Journal of the International Neuropsychological Society

Regular Articles

Education Does Not Slow Cognitive Decline with Aging: 12-Year Evidence from the Victoria Longitudinal Study

Laura B. Zahodnea1 c1, M. Maria Glymoura2, Catharine Sparksa3, Daniel Bontempoa4, Roger A. Dixona5, Stuart W.S. MacDonalda3 and Jennifer J. Manlya6

a1 Department of Clinical & Health Psychology, University of Florida, Gainesville, Florida

a2 Department of Society, Human Development, and Health, Harvard School of Public Health, Boston, Massachusetts

a3 Department of Psychology, University of Victoria, Victoria, British Columbia

a4 Center for Biobehavioral Neurosciences in Communication Disorders, University of Kansas, Lawrence, Kansas

a5 Department of Psychology, University of Alberta, Edmonton, Alberta

a6 Gertrude H. Sergievsky Center, Taub Institute for Research on Alzheimer's Disease and The Aging Brain, and Department of Neurology, Columbia University Medical Center, New York, New York


Although the relationship between education and cognitive status is well-known, evidence regarding whether education moderates the trajectory of cognitive change in late life is conflicting. Early studies suggested that higher levels of education attenuate cognitive decline. More recent studies using improved longitudinal methods have not found that education moderates decline. Fewer studies have explored whether education exerts different effects on longitudinal changes within different cognitive domains. In the present study, we analyzed data from 1014 participants in the Victoria Longitudinal Study to examine the effects of education on composite scores reflecting verbal processing speed, working memory, verbal fluency, and verbal episodic memory. Using linear growth models adjusted for age at enrollment (range, 54–95 years) and gender, we found that years of education (range, 6–20 years) was strongly related to cognitive level in all domains, particularly verbal fluency. However, education was not related to rates of change over time for any cognitive domain. Results were similar in individuals older or younger than 70 at baseline, and when education was dichotomized to reflect high or low attainment. In this large longitudinal cohort, education was related to cognitive performance but unrelated to cognitive decline, supporting the hypothesis of passive cognitive reserve with aging. (JINS, 2011, 17, 1039–1046)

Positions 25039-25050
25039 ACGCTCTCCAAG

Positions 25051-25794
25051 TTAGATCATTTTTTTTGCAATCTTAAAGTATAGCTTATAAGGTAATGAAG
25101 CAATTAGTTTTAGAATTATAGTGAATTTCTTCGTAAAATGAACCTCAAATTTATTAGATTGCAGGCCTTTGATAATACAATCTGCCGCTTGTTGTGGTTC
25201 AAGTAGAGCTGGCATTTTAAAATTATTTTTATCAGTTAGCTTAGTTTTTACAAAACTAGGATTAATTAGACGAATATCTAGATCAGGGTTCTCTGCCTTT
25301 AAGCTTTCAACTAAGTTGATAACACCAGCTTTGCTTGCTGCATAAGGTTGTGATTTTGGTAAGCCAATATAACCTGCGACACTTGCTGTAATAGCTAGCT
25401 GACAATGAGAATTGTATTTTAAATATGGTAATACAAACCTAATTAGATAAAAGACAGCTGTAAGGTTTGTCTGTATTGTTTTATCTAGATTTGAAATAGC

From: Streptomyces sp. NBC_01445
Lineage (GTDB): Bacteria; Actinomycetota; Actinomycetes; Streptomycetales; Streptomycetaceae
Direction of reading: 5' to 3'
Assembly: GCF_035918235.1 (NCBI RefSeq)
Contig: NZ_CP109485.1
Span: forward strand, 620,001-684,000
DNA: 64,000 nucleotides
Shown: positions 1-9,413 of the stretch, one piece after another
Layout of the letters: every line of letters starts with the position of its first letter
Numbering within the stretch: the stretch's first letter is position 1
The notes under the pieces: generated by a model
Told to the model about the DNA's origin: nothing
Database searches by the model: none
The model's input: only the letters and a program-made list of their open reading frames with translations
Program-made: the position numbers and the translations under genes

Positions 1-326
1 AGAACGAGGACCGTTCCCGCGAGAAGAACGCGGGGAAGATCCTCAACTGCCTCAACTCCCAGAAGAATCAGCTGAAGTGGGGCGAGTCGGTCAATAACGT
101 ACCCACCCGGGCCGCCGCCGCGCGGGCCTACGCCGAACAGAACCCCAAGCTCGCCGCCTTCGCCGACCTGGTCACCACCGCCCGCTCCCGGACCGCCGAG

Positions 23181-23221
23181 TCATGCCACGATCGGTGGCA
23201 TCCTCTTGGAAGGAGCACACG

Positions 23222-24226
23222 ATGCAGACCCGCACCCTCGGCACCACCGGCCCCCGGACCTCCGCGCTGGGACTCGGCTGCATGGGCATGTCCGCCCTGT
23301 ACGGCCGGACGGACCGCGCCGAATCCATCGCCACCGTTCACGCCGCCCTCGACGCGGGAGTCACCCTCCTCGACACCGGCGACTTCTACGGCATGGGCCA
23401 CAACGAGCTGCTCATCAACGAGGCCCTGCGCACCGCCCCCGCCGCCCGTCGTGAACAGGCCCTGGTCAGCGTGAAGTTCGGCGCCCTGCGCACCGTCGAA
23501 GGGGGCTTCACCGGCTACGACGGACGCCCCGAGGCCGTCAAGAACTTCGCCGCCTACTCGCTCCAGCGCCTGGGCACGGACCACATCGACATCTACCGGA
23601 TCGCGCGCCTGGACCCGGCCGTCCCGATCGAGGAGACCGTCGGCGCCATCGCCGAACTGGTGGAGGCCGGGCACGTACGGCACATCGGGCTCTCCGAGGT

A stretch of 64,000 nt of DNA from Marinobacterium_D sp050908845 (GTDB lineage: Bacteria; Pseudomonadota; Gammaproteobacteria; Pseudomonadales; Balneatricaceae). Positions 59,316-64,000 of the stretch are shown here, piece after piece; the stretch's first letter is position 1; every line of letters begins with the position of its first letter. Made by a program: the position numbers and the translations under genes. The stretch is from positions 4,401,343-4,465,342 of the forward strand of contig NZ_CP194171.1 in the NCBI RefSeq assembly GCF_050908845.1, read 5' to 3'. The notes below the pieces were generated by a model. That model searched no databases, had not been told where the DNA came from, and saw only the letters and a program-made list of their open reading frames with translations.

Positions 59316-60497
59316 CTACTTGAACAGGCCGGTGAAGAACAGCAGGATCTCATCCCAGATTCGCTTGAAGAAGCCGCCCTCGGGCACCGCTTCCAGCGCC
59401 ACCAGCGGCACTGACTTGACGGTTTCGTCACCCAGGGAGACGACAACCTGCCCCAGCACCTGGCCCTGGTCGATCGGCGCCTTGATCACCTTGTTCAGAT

(Received March 06 2011)

(Revised July 04 2011)

(Accepted July 05 2011)


  • Cognitive reserve;
  • Memory;
  • Short term;
  • Mental recall;
  • Language;
  • Reaction time


c1 Correspondence and reprint requests to: Laura B. Zahodne, Department of Clinical & Health Psychology, University of Florida, PO Box 100165, Gainesville, Florida 32610. E-mail: